Superintendents across the state are charged with the responsibility of ensuring the safety of each and every student in their designated school system by developing school bus routes in accordance with state law, while doing so efficiently with the system’s finances.
The buses responsible for transporting the Clinton City Schools students are filling to capacity, creating a problem superintendent Dr. Stuart Blount presented to board members during a work session last week.
According to Blount, the bus fleet transports 1,509 bus riders on a daily bases across the roadways in the district. Many of those students are either out of district students or students who are being transported to after-school care, a job Blount said the district isn’t required to do.
State law requires a system to transport students to one location — their primary residence. With the system now facing an overcrowding issue on the buses, Blount said the board needs to make one of two decisions — spend money to purchase two new buses or eliminate the option to transport out of district students and those going to after-school care.
“For us to continue transporting these students,” Blount said, “we are hit with the job of purchasing two new buses.”
Board members were presented with a quote for the purchase of two new buses at a cost of $169,298. The monies would have to come from the system’s capital outlay budget and payments on the buses would be spread out over a three-year period.
Transporting students to locations other than their home, Blount said, has always been done as a courtesy because the space was available. Now, he added, the system has a problem and the buses are at risk for being overcrowded.
“Administrators are having to watch students getting on the buses everyday to make sure they aren’t overloaded,” Blount said. “When that happens, we will be forced to hold some students back and make a second load resulting in our students getting home later.”
According to Blount, there are currently 42 out of district students who ride a school bus. A total of 99 students ride a bus to some form of day care, not including at-home day cares.
The purchase of the buses isn’t the only expense the system will have to incur because of the overcrowding issue. In addition to the nearly $170,000 for the buses, the system will have to hire two additional drivers and fund the expense of fuel and maintenance on the buses.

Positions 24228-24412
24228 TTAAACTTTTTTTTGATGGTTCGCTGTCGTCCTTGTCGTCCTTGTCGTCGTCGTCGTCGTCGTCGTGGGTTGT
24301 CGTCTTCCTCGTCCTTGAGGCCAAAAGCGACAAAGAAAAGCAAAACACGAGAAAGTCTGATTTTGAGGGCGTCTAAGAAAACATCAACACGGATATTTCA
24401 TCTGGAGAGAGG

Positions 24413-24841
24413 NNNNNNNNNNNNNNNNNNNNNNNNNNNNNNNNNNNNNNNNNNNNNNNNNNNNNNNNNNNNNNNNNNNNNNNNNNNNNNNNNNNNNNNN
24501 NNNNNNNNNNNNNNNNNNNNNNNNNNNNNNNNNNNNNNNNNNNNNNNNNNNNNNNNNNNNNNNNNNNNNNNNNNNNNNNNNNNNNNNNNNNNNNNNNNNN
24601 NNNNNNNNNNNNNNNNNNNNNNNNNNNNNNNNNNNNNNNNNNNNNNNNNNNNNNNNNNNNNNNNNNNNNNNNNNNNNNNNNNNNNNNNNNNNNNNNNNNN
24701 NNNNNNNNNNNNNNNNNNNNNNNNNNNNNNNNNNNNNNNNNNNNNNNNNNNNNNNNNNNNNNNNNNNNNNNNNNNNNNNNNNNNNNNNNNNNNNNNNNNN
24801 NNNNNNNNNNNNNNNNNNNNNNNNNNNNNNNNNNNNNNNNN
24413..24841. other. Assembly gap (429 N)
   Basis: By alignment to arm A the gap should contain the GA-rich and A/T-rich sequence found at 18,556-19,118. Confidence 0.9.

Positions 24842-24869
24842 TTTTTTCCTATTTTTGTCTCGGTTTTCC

“I’m not talking about eliminating the transportation of our Pre-K students, just the 99 who are either out of district or riding to an after-school care program,” Blount said.
The superintendent stated that he wanted to make it clear that he was handed the challenge of caring about all aspects of the school system and making sure the system was stable financially was one of those tasks.
“I don’t want anyone to think I don’t care about the children, because I do,” Blount said. “I just have to look at every situation from all standpoints. When we have other options that don’t cost the system as a whole, we have to look at those options.”
Funding the new buses wasn’t the only problem Blount presented last week to board members. The system is currently violating the board’s policy of transporting students to one location — their primary dwelling. The policy also states that students can be transported to other locations only if the request doesn’t cause the school system to incur any additional cost.
“I can’t purchase these two buses as the policy is currently written,” Blount said during a interview from his office earlier this week. “In order for me to purchase these buses, the board must adopt changes to the policy that allows me to transport students to other locations than their homes.”
Board members E.R. Mason, Georgina Zeng and Carol Worley made their opinions clear during last week’s work session, stating they could not eliminate any transportation for any students with a clear conscience. Board member Diane Viser said purchasing the two new buses was an expense the system didn’t need to take on at the current time.
“It’s not about not providing transportation,” Viser said. “It’s about making sure we don’t spend money when other options are available.”
Purchasing the two buses would eliminate a portion of the capital outlay funds that are slated to cover several projects over the next seven years. Included in those projects are new intercom systems at the schools, new fire alarm systems, replacement of heating and cooling system in the Sunset Avenue gym, outdoor track replacement at Clinton High School and roof replacements at several schools.
Board members voted to precede with the purchase of the two new buses and asked board attorney Nick Sojka to rewrite the board’s policy and make changes that will allow the board to transport students to locations other than their homes.
Reach Kristy D. Carter at 910-592-8137, ext. 2588. Follow us on Twitter at @SampsonInd. Like us on Facebook.